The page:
Part-time Locum Tenens Surgeons Can Alleviate Staffing Shortage

Part-time Locum Tenens Surgeons Can Alleviate Staffing Shortage

Locum tenens surgeons offer a part-time solution to a full-time problem.

U.S. Air Force Lt. Col. Gerald Fortuna, a trauma surgeon with the 86th Medical Group, dons sterile gloves in preparation for a simulated in-flight surgery aboard a C-17 Globemaster III aircraft during the Joint 140117-F-RW714-597

U.S. Surgeon Shortage

The United States faces a shortage of 91,000 physicians—including 46,000 surgeons and medical specialists—within the next 10 years because not enough physicians are being trained to keep pace with population growth and practitioners’ retirements, according to a report by the Association of American Medical Colleges (AAMC).

Quality of care could decline as a result, particularly for the 20 percent of Americans who live in rural or inner-city locations designated as health professional shortage areas, according to the AAMC. The association urges Congress to lift the freeze on Medicare-supported residency positions as a means of preparing more physicians each year without short-cutting their education or training.

Part-time surgeons also can alleviate the shortage by helping hospitals fill gaps in coverage, and they offer a quicker way to do so than waiting years for new surgeons to be trained. Swift action is imperative given that nationwide the number of active general surgeons declined 7 percent from 2000 to 2010, dropping from 23,725 to 22,061, according to the AAMC’s 2012 Physician Specialty Data Book. Furthermore, as of 2010, 43.4 percent of general surgeons were age 55 or older as of 2010, compared to the national average for all physicians of 40.3 percent, according to the AAMC.


Benefits of Locum Tenens Surgeons

General surgery is among the fastest-growing specialties of the locum tenens industry because younger surgeons are pursuing part-time positions to balance life and work, while older surgeons are seeking such opportunities as preludes to retirement. In both cases, hospitals can get well-qualified, experienced locum tenens general surgeons.

Benefits of hiring part-time surgeons include:

  • They are a cost-effective means to meet demand that does not yet justify hiring a full-time surgeon.

  • Hospitals gain flexibility in covering vacations, holidays and sick days for other surgeons.

  • Experienced surgeons can mentor younger peers.

  • Employers can spread the costs of one full-time-equivalent (FTE) surgeon, including pay and benefits, over two or even three part-time surgeons.

  • The responsibilities of a single FTE surgeon can be divided among multiple part-time surgeons based on their individual strengths.

  • They can use otherwise unused office space for revenue-producing activities.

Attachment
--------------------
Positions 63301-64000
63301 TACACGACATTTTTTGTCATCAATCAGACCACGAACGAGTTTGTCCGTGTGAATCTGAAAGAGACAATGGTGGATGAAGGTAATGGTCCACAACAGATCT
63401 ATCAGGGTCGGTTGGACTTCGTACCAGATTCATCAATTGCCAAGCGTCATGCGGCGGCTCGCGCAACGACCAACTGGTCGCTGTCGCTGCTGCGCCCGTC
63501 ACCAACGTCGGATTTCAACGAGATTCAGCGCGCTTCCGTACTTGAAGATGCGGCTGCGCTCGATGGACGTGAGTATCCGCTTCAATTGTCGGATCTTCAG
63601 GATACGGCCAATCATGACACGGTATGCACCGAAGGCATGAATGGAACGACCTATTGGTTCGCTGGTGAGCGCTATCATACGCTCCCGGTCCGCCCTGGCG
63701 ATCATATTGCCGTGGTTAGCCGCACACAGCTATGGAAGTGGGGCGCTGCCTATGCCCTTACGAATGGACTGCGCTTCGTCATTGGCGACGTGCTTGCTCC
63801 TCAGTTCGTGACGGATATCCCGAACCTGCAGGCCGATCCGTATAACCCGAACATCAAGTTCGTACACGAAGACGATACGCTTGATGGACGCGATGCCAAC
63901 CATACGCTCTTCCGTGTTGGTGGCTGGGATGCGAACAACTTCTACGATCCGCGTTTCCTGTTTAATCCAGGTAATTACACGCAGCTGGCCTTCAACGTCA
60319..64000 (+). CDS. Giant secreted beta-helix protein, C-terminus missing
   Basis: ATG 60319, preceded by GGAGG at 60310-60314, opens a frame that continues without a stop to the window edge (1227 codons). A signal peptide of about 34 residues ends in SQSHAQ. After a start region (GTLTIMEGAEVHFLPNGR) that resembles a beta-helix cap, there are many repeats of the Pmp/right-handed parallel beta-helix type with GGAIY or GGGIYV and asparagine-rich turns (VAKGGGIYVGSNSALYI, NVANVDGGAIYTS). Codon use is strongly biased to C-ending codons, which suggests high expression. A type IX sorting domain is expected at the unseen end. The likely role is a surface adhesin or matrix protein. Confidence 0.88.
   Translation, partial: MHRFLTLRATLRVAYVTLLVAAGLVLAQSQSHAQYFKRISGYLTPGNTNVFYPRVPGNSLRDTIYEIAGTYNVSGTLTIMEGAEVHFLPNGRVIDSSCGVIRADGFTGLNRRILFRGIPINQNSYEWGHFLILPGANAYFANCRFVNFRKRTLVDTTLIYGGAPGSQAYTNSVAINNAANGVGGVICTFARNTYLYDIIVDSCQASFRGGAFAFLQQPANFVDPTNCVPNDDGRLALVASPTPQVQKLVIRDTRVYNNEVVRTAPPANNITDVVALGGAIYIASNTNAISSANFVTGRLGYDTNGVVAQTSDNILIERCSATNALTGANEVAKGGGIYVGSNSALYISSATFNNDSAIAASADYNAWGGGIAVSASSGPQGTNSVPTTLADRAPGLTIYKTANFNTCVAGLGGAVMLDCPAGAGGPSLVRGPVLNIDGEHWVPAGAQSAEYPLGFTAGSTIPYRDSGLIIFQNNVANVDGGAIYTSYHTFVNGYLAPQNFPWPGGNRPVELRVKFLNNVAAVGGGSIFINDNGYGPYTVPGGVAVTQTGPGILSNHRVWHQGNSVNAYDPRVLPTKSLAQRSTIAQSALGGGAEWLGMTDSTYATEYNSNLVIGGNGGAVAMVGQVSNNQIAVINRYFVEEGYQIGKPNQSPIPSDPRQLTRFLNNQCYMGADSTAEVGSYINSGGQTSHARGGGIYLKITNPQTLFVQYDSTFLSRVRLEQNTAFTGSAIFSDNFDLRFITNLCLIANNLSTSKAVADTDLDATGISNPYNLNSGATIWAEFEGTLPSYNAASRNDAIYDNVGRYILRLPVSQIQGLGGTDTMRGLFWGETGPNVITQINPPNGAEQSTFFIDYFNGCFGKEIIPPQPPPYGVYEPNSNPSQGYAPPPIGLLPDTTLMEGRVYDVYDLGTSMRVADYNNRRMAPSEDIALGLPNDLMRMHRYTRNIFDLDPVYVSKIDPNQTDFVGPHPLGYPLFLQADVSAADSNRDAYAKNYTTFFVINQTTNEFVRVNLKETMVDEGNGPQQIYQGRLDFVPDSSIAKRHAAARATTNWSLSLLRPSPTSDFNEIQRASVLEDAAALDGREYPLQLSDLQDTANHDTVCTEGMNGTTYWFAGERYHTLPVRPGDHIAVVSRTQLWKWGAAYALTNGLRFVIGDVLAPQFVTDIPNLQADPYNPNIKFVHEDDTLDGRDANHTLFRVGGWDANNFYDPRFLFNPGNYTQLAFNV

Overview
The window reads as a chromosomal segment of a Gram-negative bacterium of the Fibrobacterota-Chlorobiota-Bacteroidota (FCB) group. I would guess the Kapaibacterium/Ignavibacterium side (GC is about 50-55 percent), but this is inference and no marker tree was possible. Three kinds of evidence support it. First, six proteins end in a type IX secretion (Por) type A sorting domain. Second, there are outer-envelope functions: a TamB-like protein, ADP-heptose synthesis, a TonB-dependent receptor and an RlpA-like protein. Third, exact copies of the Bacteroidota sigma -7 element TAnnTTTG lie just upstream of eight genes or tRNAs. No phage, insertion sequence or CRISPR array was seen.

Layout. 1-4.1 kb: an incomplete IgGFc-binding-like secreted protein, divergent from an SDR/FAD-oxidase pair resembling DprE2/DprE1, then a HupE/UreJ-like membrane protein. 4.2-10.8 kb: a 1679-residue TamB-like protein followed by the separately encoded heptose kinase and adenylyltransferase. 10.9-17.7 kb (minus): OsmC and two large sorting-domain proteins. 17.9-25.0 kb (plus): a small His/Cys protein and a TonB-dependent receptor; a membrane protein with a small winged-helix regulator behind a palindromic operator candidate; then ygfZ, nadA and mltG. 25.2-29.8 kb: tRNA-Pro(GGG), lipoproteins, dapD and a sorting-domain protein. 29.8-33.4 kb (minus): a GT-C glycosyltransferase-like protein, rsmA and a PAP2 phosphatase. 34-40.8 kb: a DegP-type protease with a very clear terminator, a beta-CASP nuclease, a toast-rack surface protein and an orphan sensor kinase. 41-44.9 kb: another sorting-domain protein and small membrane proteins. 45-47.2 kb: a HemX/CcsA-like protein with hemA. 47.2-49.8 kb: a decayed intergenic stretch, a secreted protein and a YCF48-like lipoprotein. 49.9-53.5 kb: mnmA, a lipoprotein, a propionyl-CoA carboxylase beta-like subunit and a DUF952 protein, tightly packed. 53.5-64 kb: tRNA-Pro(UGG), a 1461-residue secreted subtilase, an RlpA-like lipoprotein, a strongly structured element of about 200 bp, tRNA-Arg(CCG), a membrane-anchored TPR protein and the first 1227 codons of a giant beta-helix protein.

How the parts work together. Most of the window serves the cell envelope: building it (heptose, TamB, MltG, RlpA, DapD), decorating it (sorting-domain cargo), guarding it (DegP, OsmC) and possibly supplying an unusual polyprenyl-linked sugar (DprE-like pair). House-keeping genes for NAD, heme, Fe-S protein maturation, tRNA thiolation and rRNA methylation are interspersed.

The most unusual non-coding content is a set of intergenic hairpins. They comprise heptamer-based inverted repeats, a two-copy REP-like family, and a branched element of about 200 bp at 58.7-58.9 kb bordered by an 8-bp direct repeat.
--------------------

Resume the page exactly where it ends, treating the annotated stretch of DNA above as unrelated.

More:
Locum tenens surgeons and their employers have found hospitalist positions in particular to be mutually beneficial, according to the authors of an article on the impact of part-time surgeons on the expected surgeon shortage published in the Journal of the American College of Surgeons in September 2011. The authors wrote:

“Rather than paying for on-call stipends, hospitals are looking for better value in providing acute care and in-hospital round the-clock care. For the hospital, the advantages are 24-hour coverage, a predictable budget, ability to treat the uninsured, faster initiation of diagnostic and therapeutic measures, and a reduced length of stay. For the acute care surgeon or surgical hospitalist, this model provides a flexible and controllable lifestyle, keeps surgical and procedural skills current and maintains direct patient contact, eliminates management responsibilities and liability concerns, and ensures a predictable income in an era of declining reimbursement.” (Click here to read the full article by Bhagwan Satiani, MD, MBA, FACS, Thomas E. Williams, MD, PhD, FACS, E Christopher Ellison, MD, FACS.)

How to Staff for Locum Tenens Surgeons

Staffing plans for part-time surgeons should address flexible work schedules, malpractice premium adjustments, academic promotion, maintenance of certification and licensure, and employment benefits, according to the authors of the Journal of the American College of Surgeons article.

Call coverage. Unlike in primary care, in which call coverage is typically prorated based on percentage of FTE equivalency, part-time surgeons usually take equal call. Resolve the terms of a part-time surgeon’s call coverage upfront, while being mindful of its impact on the hospital as a whole. Allow part-time surgeons to “buy” on-call coverage, the authors of the Journal of the American College of Surgeons article suggest. This way, older surgeons can pay younger ones to take call as a means of mitigating any resentments over discrepancies in pay, whether real or perceived.

Malpractice premiums. Prorate professional liability insurance policies in terms of FTE equivalency so that part-time surgeons add up to a full-time position.

Credentialing and certification. Part-time positions may allow surgeons to maintain full hospital privileges and their clinical skills, but if you use too many collectively one or more may not be able to perform enough of the procedures required to be recredentialed or board-recertified. Know the requirements and staff accordingly.

Managing numerous part-time surgeons can be complicated at times, but it can be done. Look for surgeons who will work well with their colleagues and clarify expectations for everyone early. Communicating clearly and dividing workloads fairly among part-time surgeons and their full-time counterparts will go a long way in solving the surgeon shortage.